4.3 Ink the Even Values in the Shirt
Now’s the part you’ve probably been hoping to avoid: the black shirt. I specifically sat for my photo with a black shirt on so that you could get experience inking in the full value scale. Since my face and hair are so light, the dark shirt also acts as a nice contrast. I’ll be speeding up the video in this lesson as we ink in the 6 and 8 values into the shirt. Don’t forget to use the trick of the squiggles to cover the large area more quickly.
1.Introduction1 lesson, 01:40
2.Making a Gradation Scale2 lessons, 17:21
3.Sketching Out the Portrait 2 lessons, 11:35
4.Ink the Portrait4 lessons, 49:07
5.Inking the Fine Details3 lessons, 19:49
6.Blending3 lessons, 24:48
7.Conclusion1 lesson, 00:43
4.3 Ink the Even Values in the Shirt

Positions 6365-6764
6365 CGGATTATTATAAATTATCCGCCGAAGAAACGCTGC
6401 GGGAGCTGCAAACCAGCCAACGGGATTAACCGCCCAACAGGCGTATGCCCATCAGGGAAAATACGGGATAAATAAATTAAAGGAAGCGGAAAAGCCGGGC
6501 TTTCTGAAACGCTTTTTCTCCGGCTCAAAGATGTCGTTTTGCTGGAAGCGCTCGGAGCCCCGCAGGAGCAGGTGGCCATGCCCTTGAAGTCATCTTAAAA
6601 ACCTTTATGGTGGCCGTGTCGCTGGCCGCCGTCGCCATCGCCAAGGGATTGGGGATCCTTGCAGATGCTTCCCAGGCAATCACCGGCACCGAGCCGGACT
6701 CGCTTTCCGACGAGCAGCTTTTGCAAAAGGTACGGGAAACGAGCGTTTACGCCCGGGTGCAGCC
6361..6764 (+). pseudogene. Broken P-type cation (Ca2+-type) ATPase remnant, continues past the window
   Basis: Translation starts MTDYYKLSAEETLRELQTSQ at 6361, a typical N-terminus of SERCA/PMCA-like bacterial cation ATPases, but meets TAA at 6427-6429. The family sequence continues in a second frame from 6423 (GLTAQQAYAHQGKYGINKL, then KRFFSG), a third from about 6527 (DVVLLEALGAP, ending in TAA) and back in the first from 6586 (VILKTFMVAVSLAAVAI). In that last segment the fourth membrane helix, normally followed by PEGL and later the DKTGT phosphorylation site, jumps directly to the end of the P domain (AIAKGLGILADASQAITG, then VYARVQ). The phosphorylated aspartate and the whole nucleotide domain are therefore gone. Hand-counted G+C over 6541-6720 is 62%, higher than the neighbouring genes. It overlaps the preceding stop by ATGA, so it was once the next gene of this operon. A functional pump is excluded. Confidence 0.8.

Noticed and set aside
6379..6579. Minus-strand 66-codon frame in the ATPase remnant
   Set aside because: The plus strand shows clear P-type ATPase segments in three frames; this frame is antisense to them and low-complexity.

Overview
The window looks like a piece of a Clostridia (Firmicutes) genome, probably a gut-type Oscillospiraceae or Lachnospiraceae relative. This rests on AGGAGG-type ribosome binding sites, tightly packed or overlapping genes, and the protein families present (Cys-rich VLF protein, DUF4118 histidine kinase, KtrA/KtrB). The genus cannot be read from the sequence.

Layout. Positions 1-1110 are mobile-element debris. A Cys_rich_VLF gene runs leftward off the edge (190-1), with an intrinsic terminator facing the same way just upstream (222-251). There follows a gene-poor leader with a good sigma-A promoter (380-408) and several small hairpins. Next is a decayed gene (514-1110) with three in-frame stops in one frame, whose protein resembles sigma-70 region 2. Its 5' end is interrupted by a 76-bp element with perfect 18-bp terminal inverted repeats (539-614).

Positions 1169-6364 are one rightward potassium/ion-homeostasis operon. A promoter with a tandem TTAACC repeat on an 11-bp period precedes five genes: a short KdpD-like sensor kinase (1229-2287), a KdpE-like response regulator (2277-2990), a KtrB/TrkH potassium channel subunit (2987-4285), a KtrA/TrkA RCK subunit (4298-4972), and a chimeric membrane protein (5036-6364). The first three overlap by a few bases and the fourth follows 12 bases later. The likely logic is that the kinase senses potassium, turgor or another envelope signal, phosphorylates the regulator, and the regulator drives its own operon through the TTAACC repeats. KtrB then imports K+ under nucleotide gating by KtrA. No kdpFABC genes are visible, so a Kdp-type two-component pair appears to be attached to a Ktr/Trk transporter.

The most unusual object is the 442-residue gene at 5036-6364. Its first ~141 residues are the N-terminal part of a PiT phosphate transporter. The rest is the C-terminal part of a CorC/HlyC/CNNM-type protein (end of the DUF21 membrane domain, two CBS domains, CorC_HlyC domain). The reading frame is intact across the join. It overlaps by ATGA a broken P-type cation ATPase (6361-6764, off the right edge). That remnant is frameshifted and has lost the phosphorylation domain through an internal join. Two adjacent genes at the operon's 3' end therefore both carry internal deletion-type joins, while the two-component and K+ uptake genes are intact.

In this lesson we're gonna be inking in the clothing. Since I was wearing a black shirt, I photographed a little bit flat. But this actually makes it easier for us because we don't have to worry too much about the fine details. Since the shirt is black, it's mostly gonna register as six through nine. So we're gonna be inking in values that are six and eight. It's gonna take a little bit of time, so we are gonna speed up the tape here. You can follow along as I work my way through inking the shirt left to right. Just go at your own pace and hopefully have some fun. And don't forget the methods that I talked about before. We're cheating with the squiggles, that will save you a lot of time. So we're gonna start in on the shirt here. We're gonna start with the value six since there isn't much of it. It's a little bit lighter. Black always photographs a bit flat and that does make it easier for doing something like pointillism. You have enough to worry about in the face, it's easier if the clothing is not quite so detailed. Doing large areas, it's a bit challenging and tiring. Just because it is so large, but it does show off your skills much more. So we're going to move on here and start in, since I like to work left to right. That way my hand doesn't go into the ink. And just start in on the value eight areas, using those trick techniques I showed you where we dot it up to about a six or seven. And then start to put squiggles in. For this one we're going to be leaving the background white. But if you're interested in doing darker backgrounds, I wouldn't necessarily recommend black. But certainly something around the six or the five is a really nice scale because you get a good even tone. And you can still actually see the dots. So in case you want to impress your viewers, those values are really good for doing that. Anything lighter than a four and it gets quite hard because the mind doesn't put it together as a solid shade. It sees more of the individual dots Do whatever you need to do to keep yourself engaged and not frustrated right now. [LAUGH] You have a lot to fill in. I sometimes forget how hard you can grip your pen. So check in from time to time, relax your hand. It'll save you a lot of muscle pain. Start to squiggle in again. Bump up that contrast, that value. Just keep dotting it in. I'll just finish this section of the shirt. It always feels good when you get a big area done. You can step back and see what you've even inking makes it almost worth it. Okay again we are going bump up with the value six area so it's just right in here now, make sure I remember where that cut off is. Don't want to lose that value of six. Set some of the barriers up for the shirt. Make sure this is the view of where the color ends or the color begins the light hits. I wanna make sure we keep that in there. All right, so we're just about done here. Line in the last little bits, push the value with the squiggles to get it up. Since for some reason I can see the squiggles a bit more than in others so, in the later chapters, we're going to start to push that black and to get it up to a level nine, in terms of value. I'm going to go back in with some more dots and do a slight layer over the top and that should cover up any of the squiggle marks that are visible. So if you have a few areas like that, don't worry. We're going to go back. Cover them up so that nobody will ever know we cheated and saved ourselves quite a bit of time. So you can see now why having a black background would be a bit of a daunting task if you're gonna do pointillism like this. But it can create a really nice effect, and it shows a lot of effort on your part. They actually are able to push these darks this far, and it really makes the drawing pop when we have contrast between what will be the whitest whites and then these dark darks here. So looks like I've covered in all the areas. We'll push the contrast a little bit later and cover up any of these areas where you can see some squiggles here, fill those in with dots in another chapter, but for now, we're done with all the fabric. So we're gonna move on from here and go into the next chapter.